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Going with the Flow: Financing Water Infrastructure

by Charlie Corbett


This article was first published in Quantum magazine.

Raising money for much-needed water infrastructure projects is becoming a major challenge for the global financial sector. This article examines how project sponsors are seeking new methods of funding.

Project Finance Problems

Demand for water infrastructure projects has remained consistently strong during the last five years and is certain to remain so, but the finance available to fund it has decreased dramatically. The benign economic and regulatory environment that made it relatively easy to fund these projects has all but disappeared, particularly as one source—commercial banking—is becoming far more nervous about lending into the sector.

Industry specialists predict an enhanced role for development banks and multilaterals, as well as for export credit agencies (ECAs). More borrowing is likely in local currencies, providing access to a new investor base, and sponsors see a role for both Islamic and conventional bonds.

Commercial banks are also becoming more innovative. Margins are under severe pressure as borrowing costs continue to increase; impending stringent liquidity requirements—as a result of Basel III—make the provision of long-term debt even less attractive; and the European sovereign debt crisis adds to the nervousness of lenders. Some Western banks, concerned about instability in parts of the Middle East following the Arab Spring, are withdrawing from a part of the world where there is considerable demand for financing of water and power projects.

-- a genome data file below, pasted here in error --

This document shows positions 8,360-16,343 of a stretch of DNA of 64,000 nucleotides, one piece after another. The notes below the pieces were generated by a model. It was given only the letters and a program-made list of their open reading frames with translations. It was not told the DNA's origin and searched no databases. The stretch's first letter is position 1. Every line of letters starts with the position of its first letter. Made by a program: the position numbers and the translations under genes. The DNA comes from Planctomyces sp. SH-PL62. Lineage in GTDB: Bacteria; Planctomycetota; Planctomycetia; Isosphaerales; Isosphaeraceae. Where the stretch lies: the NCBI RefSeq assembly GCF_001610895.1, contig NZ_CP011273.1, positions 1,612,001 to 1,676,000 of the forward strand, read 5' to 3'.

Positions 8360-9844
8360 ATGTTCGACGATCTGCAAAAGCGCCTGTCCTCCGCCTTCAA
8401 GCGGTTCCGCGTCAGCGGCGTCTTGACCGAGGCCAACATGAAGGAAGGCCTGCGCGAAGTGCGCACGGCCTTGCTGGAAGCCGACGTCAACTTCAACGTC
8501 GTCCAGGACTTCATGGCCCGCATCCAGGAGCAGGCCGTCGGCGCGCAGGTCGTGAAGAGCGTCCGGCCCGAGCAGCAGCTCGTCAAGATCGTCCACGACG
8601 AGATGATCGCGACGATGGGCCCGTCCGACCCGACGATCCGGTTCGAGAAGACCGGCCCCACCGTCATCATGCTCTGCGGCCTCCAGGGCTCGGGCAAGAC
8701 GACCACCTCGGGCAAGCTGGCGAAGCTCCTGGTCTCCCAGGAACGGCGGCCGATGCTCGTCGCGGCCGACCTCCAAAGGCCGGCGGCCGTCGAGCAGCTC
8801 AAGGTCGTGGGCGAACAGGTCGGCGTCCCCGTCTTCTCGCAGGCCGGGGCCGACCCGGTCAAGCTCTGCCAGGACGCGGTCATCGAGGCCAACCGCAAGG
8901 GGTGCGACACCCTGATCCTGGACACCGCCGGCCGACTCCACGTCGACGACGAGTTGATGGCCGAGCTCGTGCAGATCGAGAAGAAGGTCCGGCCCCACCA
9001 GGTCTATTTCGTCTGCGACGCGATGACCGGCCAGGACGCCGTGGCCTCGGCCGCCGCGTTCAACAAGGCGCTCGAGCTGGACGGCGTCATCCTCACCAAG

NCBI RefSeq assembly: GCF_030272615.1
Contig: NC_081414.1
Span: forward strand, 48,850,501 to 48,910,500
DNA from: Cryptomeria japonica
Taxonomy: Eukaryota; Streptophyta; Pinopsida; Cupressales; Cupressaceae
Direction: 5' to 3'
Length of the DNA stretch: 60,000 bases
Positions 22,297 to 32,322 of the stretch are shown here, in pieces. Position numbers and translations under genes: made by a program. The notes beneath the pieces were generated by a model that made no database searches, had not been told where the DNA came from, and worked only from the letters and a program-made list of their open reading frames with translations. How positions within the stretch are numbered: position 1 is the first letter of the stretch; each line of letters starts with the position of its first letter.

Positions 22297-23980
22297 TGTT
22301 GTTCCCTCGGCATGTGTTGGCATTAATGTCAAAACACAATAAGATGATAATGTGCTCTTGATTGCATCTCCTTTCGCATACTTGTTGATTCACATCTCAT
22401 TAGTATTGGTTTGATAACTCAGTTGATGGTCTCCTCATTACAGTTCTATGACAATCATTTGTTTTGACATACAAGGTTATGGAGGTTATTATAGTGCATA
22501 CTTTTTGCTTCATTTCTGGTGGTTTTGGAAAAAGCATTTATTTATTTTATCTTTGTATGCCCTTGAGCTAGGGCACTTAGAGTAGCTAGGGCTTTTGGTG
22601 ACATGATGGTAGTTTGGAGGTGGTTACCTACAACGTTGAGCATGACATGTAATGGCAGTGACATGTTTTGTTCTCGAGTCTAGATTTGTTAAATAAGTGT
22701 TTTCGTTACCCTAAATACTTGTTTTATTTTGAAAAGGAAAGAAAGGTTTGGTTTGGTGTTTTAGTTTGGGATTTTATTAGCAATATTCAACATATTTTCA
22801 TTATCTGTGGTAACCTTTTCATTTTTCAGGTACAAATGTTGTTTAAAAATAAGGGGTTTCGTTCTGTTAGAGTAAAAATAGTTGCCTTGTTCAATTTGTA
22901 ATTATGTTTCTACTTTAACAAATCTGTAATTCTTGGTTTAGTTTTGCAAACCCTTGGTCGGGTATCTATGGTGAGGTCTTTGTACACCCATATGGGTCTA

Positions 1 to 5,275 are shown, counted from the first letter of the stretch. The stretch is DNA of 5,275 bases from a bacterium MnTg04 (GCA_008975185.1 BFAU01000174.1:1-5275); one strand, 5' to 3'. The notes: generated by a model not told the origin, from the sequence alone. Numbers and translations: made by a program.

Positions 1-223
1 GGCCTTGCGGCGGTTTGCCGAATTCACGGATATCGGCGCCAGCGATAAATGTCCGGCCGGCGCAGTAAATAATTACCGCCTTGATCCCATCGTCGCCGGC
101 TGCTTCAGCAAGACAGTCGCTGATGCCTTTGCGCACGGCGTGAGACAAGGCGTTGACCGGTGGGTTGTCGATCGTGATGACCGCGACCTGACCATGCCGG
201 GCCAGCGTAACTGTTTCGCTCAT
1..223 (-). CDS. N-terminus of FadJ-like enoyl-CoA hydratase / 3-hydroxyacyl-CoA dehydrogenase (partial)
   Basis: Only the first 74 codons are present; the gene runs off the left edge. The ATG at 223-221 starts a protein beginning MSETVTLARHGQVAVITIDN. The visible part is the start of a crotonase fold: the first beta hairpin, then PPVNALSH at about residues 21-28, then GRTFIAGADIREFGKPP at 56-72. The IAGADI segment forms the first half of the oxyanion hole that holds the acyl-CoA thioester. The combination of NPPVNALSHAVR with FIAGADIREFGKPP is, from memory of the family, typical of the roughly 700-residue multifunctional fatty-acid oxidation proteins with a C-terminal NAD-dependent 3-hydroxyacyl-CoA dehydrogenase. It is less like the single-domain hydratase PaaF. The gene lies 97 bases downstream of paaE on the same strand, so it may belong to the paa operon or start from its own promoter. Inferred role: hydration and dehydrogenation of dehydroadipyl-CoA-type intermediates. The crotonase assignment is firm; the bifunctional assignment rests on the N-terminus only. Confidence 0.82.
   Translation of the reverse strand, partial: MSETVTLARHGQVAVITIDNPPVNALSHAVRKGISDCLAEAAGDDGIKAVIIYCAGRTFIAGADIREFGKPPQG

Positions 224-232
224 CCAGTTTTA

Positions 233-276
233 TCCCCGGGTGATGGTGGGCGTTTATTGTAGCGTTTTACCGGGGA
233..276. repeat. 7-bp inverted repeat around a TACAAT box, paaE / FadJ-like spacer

These factors create a tough environment in which to arrange project finance deals, not least because of the need to attract long-term money—most water-financing projects involve tenors of 20 years or more. This means that project sponsors are being forced to examine other sources of finance (see Figure 1)—and it looks as if institutions like the World Bank’s International Finance Corporation and other development banks and multilaterals will hold the key to releasing billions of dollars of private finance.

Rise of the In-Betweeners

Chris Head, founder of Chris Head & Associates, a consultancy specializing in advice on water projects and author of the World Bank’s 2006 paper on the financing of water infrastructure, argues that it is only with the support of these so-called “in-betweener” institutions that the financing gap will ever be filled. “Multilaterals and ECAs need to step in when projects are not financially viable to make them appeal to the private sector. State-operated banks and credit agencies will go where others fear to tread,” he says.

The European Investment Bank (EIB), for example, uses its AAA credit rating to raise money at reasonable rates on the international bond markets, which it then packages into project finance loans. In the last five years the EIB has lent €16 billion (US$20 billion) directly to water-related projects worldwide. It is the single largest source of finance to the global water sector to date, and the EIB—and similar institutions—will underpin future water infrastructure financing.